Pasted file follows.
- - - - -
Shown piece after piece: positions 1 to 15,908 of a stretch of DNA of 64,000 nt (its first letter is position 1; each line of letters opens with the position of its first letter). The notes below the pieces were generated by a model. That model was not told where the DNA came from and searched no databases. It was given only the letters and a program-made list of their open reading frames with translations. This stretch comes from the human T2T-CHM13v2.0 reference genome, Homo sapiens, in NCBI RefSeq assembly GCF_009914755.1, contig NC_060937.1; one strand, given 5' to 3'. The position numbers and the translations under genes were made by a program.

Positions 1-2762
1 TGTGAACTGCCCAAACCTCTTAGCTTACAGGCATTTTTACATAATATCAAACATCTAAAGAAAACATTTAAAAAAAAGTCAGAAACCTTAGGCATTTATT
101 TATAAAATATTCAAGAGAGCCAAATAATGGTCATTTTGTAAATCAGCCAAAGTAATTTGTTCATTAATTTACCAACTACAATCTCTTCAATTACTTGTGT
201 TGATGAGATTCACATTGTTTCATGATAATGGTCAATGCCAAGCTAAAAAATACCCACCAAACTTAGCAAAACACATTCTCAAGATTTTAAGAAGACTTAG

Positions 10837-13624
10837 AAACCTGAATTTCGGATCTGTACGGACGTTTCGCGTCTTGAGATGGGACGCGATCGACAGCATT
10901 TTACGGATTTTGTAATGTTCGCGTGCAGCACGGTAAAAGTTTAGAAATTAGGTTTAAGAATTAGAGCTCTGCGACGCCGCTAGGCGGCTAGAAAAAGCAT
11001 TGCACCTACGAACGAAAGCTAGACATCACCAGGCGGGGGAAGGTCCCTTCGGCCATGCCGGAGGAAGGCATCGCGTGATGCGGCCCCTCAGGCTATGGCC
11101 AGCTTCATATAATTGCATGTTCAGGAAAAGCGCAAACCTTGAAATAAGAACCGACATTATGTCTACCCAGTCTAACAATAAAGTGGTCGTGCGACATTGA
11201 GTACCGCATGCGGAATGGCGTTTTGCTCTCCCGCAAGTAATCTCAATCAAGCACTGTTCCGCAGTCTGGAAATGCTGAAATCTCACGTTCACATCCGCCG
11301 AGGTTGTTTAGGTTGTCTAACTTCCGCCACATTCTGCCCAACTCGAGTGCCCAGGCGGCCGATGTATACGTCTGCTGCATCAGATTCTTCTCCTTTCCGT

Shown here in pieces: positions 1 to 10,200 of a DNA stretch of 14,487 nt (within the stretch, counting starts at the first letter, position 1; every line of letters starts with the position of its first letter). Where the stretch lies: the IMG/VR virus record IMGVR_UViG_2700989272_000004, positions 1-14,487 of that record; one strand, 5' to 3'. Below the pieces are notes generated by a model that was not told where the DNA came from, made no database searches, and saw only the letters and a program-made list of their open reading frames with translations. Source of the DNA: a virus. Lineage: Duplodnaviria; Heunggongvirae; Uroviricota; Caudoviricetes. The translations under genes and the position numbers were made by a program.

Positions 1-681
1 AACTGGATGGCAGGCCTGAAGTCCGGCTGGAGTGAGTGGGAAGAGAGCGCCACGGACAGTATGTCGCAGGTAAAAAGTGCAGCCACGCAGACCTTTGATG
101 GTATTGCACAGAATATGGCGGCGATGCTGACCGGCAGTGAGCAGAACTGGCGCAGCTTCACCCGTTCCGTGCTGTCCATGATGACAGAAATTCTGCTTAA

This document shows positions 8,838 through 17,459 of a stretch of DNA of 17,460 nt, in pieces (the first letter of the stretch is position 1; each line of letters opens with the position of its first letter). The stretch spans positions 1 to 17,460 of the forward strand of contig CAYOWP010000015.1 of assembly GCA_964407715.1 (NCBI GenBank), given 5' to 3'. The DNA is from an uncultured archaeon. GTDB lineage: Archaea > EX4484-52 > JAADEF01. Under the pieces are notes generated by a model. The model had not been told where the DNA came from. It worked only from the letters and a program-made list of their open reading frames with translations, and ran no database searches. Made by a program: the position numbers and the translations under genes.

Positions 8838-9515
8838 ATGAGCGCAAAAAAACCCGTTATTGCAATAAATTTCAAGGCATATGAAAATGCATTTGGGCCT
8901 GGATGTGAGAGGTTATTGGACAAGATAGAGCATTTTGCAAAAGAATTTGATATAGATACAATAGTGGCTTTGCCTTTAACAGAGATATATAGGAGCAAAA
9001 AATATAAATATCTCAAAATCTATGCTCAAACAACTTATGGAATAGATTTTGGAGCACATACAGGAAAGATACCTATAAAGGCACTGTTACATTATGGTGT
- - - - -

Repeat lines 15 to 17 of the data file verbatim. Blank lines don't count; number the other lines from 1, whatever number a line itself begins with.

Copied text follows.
1 AACTGGATGGCAGGCCTGAAGTCCGGCTGGAGTGAGTGGGAAGAGAGCGCCACGGACAGTATGTCGCAGGTAAAAAGTGCAGCCACGCAGACCTTTGATG
101 GTATTGCACAGAATATGGCGGCGATGCTGACCGGCAGTGAGCAGAACTGGCGCAGCTTCACCCGTTCCGTGCTGTCCATGATGACAGAAATTCTGCTTAA

This document shows positions 8,838 through 17,459 of a stretch of DNA of 17,460 nt, in pieces (the first letter of the stretch is position 1; each line of letters opens with the position of its first letter). The stretch spans positions 1 to 17,460 of the forward strand of contig CAYOWP010000015.1 of assembly GCA_964407715.1 (NCBI GenBank), given 5' to 3'. The DNA is from an uncultured archaeon. GTDB lineage: Archaea > EX4484-52 > JAADEF01. Under the pieces are notes generated by a model. The model had not been told where the DNA came from. It worked only from the letters and a program-made list of their open reading frames with translations, and ran no database searches. Made by a program: the position numbers and the translations under genes.